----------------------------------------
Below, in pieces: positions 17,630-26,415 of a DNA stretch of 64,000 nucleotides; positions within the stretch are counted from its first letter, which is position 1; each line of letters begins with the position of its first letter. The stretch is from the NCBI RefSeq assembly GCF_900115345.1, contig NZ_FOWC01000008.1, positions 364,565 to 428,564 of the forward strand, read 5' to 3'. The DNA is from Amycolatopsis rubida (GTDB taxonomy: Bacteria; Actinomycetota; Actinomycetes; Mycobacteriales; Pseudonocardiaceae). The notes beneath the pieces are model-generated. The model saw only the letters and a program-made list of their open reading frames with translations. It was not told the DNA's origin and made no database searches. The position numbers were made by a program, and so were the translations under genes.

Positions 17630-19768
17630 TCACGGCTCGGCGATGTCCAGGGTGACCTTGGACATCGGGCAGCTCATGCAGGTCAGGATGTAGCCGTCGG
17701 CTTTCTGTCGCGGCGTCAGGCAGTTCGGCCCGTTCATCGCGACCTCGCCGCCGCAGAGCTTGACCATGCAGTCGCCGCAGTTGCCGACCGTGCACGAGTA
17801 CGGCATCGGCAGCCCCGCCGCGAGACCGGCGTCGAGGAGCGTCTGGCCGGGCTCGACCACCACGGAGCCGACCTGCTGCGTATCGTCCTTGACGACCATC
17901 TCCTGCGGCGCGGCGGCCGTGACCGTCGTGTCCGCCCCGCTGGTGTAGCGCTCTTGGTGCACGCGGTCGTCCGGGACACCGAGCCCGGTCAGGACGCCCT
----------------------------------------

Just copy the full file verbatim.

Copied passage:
Below, in pieces: positions 17,630-26,415 of a DNA stretch of 64,000 nucleotides; positions within the stretch are counted from its first letter, which is position 1; each line of letters begins with the position of its first letter. The stretch is from the NCBI RefSeq assembly GCF_900115345.1, contig NZ_FOWC01000008.1, positions 364,565 to 428,564 of the forward strand, read 5' to 3'. The DNA is from Amycolatopsis rubida (GTDB taxonomy: Bacteria; Actinomycetota; Actinomycetes; Mycobacteriales; Pseudonocardiaceae). The notes beneath the pieces are model-generated. The model saw only the letters and a program-made list of their open reading frames with translations. It was not told the DNA's origin and made no database searches. The position numbers were made by a program, and so were the translations under genes.

Positions 17630-19768
17630 TCACGGCTCGGCGATGTCCAGGGTGACCTTGGACATCGGGCAGCTCATGCAGGTCAGGATGTAGCCGTCGG
17701 CTTTCTGTCGCGGCGTCAGGCAGTTCGGCCCGTTCATCGCGACCTCGCCGCCGCAGAGCTTGACCATGCAGTCGCCGCAGTTGCCGACCGTGCACGAGTA
17801 CGGCATCGGCAGCCCCGCCGCGAGACCGGCGTCGAGGAGCGTCTGGCCGGGCTCGACCACCACGGAGCCGACCTGCTGCGTATCGTCCTTGACGACCATC
17901 TCCTGCGGCGCGGCGGCCGTGACCGTCGTGTCCGCCCCGCTGGTGTAGCGCTCTTGGTGCACGCGGTCGTCCGGGACACCGAGCCCGGTCAGGACGCCCT